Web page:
As a development geographer and an Africanist scholar, I have long been critical of unfettered free trade because of its deleterious economic impacts on African countries. At the behest of the World Bank and the International Monetary Fund, the majority of African countries were essentially forced, because of conditional loan and debt-refinancing requirements, to undergo free market–oriented economic reforms from the early 1980s through the mid-2000s. One by one, these countries reduced tariff barriers, eliminated subsidies, cut back on government expenditures, and emphasized commodity exports. With the possible exception of Ghana, the economy of nearly every African country undertaking these reforms was devastated.
This is not to say that there was no economic growth for African countries during this period, as there certainly was during cyclical commodity booms. The problem is that the economies of these countries were essentially underdeveloped as they returned to a colonial model focused on producing a limited number of commodities such as oil, minerals, cotton, cacao, palm oil, and timber. Economic reforms destroyed the value-added activities that helped diversify these economies and provided higher wage employment, such as the textile, milling, and food processing industries. Worse yet, millions of African farmers and workers are now increasingly ensnared in a global commodity boom-and-bust cycle. Beyond that cycle, they are experiencing an even more worrying long-term trend of declining prices for commodities.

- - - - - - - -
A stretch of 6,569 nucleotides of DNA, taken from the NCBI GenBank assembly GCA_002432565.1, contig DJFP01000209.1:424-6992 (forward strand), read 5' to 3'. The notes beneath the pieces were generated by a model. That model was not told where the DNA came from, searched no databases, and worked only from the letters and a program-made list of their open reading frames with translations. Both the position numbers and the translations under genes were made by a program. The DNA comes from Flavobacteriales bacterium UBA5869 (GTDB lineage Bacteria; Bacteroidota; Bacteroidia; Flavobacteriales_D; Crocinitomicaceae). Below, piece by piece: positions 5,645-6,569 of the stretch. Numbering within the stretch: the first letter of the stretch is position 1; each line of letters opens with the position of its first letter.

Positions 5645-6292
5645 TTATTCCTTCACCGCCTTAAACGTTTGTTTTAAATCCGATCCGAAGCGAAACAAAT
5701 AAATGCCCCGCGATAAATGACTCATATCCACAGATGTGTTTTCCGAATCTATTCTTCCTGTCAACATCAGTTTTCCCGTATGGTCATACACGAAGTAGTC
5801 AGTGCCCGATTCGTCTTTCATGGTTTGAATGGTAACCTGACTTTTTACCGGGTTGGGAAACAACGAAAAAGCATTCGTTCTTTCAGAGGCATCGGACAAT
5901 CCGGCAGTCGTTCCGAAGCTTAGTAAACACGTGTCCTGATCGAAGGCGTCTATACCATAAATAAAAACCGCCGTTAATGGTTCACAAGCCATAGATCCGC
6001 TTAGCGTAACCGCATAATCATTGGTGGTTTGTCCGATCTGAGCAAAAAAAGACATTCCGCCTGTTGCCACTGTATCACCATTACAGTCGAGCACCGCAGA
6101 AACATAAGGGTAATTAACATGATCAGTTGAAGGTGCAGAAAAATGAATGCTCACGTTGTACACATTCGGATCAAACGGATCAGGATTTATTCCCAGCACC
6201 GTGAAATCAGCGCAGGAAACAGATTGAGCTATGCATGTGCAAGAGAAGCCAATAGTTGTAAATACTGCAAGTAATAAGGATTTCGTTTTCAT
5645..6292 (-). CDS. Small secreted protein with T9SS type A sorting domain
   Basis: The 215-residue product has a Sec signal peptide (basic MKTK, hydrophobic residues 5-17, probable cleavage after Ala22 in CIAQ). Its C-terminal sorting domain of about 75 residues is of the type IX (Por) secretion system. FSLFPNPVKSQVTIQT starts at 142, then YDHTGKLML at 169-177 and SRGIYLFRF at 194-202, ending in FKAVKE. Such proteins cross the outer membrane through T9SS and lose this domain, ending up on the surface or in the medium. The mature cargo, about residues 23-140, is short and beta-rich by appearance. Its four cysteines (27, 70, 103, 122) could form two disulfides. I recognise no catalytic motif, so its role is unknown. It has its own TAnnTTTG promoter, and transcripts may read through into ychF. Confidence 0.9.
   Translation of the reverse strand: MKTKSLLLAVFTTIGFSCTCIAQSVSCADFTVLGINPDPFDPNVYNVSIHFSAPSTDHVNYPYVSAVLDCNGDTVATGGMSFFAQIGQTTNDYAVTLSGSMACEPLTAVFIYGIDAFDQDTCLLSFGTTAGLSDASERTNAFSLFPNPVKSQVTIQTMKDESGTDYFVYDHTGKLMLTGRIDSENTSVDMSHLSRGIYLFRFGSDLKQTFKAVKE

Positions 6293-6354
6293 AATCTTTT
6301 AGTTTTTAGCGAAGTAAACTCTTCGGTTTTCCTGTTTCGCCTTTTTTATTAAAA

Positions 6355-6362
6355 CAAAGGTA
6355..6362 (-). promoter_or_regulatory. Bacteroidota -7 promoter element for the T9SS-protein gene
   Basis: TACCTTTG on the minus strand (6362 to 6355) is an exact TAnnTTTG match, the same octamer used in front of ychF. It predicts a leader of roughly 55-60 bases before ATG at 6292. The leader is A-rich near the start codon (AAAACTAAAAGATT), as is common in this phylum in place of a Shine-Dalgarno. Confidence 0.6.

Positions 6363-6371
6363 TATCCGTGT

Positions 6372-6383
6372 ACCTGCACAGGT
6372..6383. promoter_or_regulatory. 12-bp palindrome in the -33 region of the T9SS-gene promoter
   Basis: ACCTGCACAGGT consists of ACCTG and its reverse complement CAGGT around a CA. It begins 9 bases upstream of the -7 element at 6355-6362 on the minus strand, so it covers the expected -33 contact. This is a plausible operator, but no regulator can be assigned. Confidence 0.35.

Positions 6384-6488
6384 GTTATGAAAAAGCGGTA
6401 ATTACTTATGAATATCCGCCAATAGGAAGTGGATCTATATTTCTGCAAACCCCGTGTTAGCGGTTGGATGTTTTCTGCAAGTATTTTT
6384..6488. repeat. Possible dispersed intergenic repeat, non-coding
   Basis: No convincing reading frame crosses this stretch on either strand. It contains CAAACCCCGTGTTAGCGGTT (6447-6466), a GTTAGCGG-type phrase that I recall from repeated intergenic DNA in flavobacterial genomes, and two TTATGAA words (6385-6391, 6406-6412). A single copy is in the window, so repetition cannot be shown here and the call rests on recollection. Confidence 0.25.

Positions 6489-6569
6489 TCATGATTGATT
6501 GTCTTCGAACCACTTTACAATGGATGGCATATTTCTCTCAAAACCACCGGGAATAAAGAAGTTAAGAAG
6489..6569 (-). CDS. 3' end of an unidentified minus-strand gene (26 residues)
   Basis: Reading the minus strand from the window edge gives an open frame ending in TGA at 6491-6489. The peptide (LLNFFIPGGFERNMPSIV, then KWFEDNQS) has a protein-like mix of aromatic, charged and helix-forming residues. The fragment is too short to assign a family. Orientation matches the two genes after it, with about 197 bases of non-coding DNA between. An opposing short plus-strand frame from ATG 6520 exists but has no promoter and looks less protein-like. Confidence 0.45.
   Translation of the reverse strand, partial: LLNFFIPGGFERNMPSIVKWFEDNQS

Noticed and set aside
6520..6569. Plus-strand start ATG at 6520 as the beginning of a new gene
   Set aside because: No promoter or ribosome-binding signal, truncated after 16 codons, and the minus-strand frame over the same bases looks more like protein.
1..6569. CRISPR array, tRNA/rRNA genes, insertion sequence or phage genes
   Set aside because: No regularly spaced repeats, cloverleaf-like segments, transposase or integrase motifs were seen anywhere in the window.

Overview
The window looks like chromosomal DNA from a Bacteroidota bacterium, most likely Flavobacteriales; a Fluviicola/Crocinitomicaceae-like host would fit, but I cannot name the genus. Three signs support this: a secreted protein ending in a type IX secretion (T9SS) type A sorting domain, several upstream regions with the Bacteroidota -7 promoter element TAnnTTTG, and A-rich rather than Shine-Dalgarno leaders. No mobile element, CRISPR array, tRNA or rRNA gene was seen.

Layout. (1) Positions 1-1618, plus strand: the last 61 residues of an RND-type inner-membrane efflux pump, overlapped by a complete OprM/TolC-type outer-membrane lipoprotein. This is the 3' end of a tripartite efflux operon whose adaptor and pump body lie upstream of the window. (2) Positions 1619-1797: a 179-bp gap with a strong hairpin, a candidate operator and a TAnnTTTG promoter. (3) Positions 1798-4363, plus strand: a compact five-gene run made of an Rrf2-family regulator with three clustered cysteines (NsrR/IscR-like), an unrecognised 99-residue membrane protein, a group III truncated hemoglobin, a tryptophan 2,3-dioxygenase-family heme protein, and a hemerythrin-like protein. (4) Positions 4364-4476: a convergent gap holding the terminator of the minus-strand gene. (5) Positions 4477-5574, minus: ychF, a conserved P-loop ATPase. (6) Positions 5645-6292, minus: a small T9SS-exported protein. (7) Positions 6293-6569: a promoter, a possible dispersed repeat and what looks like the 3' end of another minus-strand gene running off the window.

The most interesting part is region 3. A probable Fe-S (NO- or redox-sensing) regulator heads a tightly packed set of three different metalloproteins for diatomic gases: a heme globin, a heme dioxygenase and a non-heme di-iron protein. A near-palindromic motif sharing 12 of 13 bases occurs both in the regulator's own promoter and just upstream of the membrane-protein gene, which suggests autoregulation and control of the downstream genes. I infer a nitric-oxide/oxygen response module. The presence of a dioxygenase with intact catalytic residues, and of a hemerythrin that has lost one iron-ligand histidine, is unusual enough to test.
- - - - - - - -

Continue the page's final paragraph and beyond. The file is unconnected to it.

Mainstream economics clearly failed humanity in 2007, when, as the world sat on the brink of the biggest economic crisis since the Great Depression, mainstream economic models were predicting that 2008 was going to be a great year.My favourite such prediction was the OECD’s bi-annual Economic Outlook, which proclaimed in June of 2007 that “the current economic situation is in many ways better than what we have experienced in years“.
ACHIEVING FURTHER REBALANCING
In its Economic Outlook last Augutm, the OECD took the view that the US slowdown was not heralding a period of worldwide economic weakness, unlike, for instance, in 2001. Rather, a “smooth” rebalancing was to be expected, with Europe taking over the baton from the United States in driving OECD growth.
Recent developments have broadly confirmed this diagnosis. Indeed, the current economic situation is in many ways better than what we have experienced in years. Against that background, we have stuck to the rebalancing scenario. Our central forecast remains indeed quite benign: a soft landing in the United States, a strong and sustained recovery in Europe, a solid trajectory in Japan and buoyant activity in China and India. In line with recent trends, sustained growth in OECD economies would be underpinned by strong job creation and falling unemployment.
That was two months before the crisis began.